Switching. Do I want a Macbook or Macbook Pro?
September 25, 2008 10:47 AM   Subscribe

What will best suit my needs: a Macbook, or a Macbook pro?

(I know there are many similar questions on here already, but I want info for the most current systems, and for how I will use it.)

I am switching from a PC, this will be my first Mac. I play games only occasionally, but I usually have a browser (Opera) open with about 15-20 tabs (yeah, ADD) and several other applications, such as YM or AIM, Word, iTunes, Last.FM, perhaps Photoshop, etc. So, no really heavy-duty music or photo editing, but I like to have a lot going on at once. I will be taking it to school with me most days, so I want it to be sturdy (more worried about internal durability than cosmetics.) Size is not so important to me compared with speed/power.
Is there a significant difference between a 2.4 GHz and 2.5 or -6 GHz processor?
I’m considering a refurb. Anything to watch out for?
Know of any secret deals I could get? (I am a student.)
What else do I need to know?
posted by catatethebird to Computers & Internet (20 answers total) 8 users marked this as a favorite
The regular MacBook is more than fine for what you describe (there's very little difference technically anyway, mainly video card), and in my experience, much much more durable. The sexy-looking metal MacBook pros are prone to bending/twisting damage and are just generally more delicate all around.

No human being alive could ever sense the difference between 2.4GHz and 2.5GHz and 2.6GHz processors. Negligible.

Refurbs are good, since they come with the full warranty, but check the student version of the Apple store first, and your on-campus store, to see if there's a bundle that makes the whole thing even cheaper than a refurb.

There will be new models out in the next week or two, so you may want to wait for the ensuing (refurb) price drop or (new) close-out on campus.

And if possible, get the black one, which looks about 10x better than the white, especially after a couple of months of use.
posted by rokusan at 11:00 AM on September 25, 2008

Extra RAM is much more important for multitasking performance than a small increase in CPU speed.
posted by demiurge at 11:05 AM on September 25, 2008

I'll let others give you the Pro vs. MacBook arguments. Overall, yes, the Pro will be faster. I'll just give you my experience.

I have a 13 inch MacBook 2.16 Ghz. I have 1.5 Gigs of memory, and plan on upping that to 2. For running multiple programs, more memory has a noticeable effect on speed. So whatever you get, max out the ram. I recommend buying your own and installing it yourself. It's very easy to do, and you will save a lot of money over buying from Apple. DO buy name brand ram, however, and do a little research on brands. Some brands seem to have a higher failure rate.

I run Photoshop, Dreamweaver, Safari, Word, iTunes, iChat, and a few other programs at the same time, and it handles it fine. I'm sure the Pro would be faster, but I like this size and price point.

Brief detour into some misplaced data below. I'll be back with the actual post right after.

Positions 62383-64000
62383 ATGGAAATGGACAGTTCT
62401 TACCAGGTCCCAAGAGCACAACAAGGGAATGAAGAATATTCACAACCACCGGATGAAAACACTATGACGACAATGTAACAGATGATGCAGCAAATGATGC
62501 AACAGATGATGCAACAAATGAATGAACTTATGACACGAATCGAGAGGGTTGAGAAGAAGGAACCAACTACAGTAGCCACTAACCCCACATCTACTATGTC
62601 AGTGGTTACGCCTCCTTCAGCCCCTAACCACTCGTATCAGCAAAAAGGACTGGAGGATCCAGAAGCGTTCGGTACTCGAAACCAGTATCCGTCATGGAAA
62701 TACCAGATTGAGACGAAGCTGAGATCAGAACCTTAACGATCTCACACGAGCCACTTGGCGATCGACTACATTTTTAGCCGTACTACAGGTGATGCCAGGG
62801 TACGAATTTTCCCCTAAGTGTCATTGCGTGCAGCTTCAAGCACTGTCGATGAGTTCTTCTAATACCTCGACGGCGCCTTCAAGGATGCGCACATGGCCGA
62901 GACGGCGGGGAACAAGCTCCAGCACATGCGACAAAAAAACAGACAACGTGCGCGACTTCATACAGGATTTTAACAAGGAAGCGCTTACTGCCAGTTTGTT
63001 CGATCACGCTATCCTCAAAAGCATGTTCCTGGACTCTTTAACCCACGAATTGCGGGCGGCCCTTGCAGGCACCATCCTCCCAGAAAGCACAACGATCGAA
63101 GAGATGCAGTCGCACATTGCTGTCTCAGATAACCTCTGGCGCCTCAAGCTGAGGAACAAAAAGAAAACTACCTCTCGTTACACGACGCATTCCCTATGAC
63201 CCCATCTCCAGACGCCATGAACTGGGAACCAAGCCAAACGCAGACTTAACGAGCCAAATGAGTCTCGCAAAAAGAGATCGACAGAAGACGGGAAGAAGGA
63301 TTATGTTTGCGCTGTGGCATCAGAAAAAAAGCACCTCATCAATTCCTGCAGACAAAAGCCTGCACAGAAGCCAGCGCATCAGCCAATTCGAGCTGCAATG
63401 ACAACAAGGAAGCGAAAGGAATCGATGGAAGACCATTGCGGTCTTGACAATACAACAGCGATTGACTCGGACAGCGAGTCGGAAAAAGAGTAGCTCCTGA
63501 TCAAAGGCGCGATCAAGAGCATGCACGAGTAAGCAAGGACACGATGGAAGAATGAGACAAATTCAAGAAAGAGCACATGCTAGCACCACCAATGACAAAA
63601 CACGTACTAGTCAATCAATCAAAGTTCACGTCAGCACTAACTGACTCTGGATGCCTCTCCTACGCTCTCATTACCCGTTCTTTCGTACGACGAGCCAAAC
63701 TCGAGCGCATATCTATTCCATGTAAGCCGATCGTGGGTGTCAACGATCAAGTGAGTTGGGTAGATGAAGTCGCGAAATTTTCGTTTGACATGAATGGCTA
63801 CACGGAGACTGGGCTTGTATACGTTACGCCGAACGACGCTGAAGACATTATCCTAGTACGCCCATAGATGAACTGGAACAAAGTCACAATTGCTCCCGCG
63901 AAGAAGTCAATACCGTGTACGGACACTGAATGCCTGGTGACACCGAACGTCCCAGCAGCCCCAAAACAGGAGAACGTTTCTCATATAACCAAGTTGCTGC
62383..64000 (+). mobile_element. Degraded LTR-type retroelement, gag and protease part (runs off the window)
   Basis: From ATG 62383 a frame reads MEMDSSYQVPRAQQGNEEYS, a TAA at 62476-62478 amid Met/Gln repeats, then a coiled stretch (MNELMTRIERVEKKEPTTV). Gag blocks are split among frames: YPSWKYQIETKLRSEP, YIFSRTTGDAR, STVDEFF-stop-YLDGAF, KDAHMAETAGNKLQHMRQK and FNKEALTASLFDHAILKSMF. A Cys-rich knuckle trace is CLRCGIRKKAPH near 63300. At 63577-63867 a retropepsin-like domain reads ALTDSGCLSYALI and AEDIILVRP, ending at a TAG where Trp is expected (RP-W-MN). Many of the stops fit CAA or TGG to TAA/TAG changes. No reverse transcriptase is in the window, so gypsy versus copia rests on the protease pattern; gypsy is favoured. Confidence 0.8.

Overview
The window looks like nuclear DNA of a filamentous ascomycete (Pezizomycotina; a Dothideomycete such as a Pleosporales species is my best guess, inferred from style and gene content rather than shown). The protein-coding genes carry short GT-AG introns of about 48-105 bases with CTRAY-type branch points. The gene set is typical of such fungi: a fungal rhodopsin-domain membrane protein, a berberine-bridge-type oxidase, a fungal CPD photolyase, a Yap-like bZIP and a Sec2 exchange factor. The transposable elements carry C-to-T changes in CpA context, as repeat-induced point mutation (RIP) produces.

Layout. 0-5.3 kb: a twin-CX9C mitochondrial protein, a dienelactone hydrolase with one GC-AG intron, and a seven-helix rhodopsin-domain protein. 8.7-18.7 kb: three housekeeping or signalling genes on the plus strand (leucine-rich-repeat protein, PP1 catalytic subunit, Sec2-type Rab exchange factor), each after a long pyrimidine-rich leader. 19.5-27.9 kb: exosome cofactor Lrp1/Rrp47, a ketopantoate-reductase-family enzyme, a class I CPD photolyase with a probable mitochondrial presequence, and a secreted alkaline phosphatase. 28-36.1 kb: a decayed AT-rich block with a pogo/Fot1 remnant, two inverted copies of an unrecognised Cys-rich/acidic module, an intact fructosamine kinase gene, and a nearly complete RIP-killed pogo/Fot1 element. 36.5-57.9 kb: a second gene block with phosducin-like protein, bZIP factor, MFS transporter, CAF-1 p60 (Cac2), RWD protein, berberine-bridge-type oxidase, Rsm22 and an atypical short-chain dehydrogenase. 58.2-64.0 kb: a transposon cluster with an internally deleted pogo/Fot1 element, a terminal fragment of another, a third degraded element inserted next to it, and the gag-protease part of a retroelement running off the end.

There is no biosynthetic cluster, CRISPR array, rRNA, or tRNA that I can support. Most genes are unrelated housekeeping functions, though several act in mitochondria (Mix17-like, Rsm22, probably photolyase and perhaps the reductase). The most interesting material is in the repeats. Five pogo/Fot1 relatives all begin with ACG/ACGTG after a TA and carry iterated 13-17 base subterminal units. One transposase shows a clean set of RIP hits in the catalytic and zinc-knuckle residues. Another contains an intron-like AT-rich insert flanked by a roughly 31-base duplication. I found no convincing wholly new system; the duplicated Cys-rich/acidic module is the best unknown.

I have bought several refurbs from Apple over the last 10 years or so, and have been thrilled with all of them. It saves some money, and you get the same warranty as new. Whether you can get a student discount the same as the refurb discount is worth looking into.
posted by Fuzzy Skinner at 11:09 AM on September 25, 2008

Max out the RAM. 4GB. Buy from TransIntl.com or MacSales.com or Crucial. Very easy to install RAM inside the battery bay. Save yourself several hundred dollars by not buying the extra RAM from Apple.
posted by mrbarrett.com at 11:09 AM on September 25, 2008

The macbook pro, aside from not being much faster unless you're a gamer, only comes in 15" and 17" versions. Not very luggable. My macbook (not pro) is a little large for ever-day-carry use at 13" and have taken leaving it on my desk more often than note and bringing an Aspire One instead.

These days you could purchase both, and an ipod touch for handy reference, for about the same price as the pro.
posted by mce at 11:10 AM on September 25, 2008

Best answer: As for deals, what follows is a GREAT WAY to save money on your first Apple computer purchase. Go to the Apple Store for Education and check the discounted prices for your specific school. Then, you'll want to sign up for an Apple Developer Connection membership as a student (this costs $100, but will save you much more than that when buying your first computer).

The ADC membership also gives you tons of great, geeky stuff including developer CDs and free OS updates for a year in case a new version of OS X is released.

The educational discount PLUS the ADC membership discount will likely add up around 25% savings off the full price of a new computer. You'll get a bigger discount if you buy a more expensive machine, so that might tip the balance in the direction of getting a MacBook Pro instead of the standard MacBook.

You can only do this double discount thing once in a lifetime (only on the first Apple computer you buy via this method), so make it count!

This is how I bought my first Mac and I saved about $450. Good luck and enjoy your new Mac!
posted by plasticbugs at 11:11 AM on September 25, 2008 [9 favorites]

Here's a link to the ADC Student Developer Hardware Purchase Program that has all the info that I just mentioned above.
posted by plasticbugs at 11:12 AM on September 25, 2008

I've got a 13" MacBook that - with "just" 2GB of RAM - regularly has iTunes, Firefox (5-10 tabs), Adium, Adobe Bridge, Photoshop CS3, and probably something like TextEdit. Never had a problem handling that much, and it's much cheaper than the not-much faster Pro model - plus, far more portable, and generally more durable. Definitely recommend it over the Pro for your needs.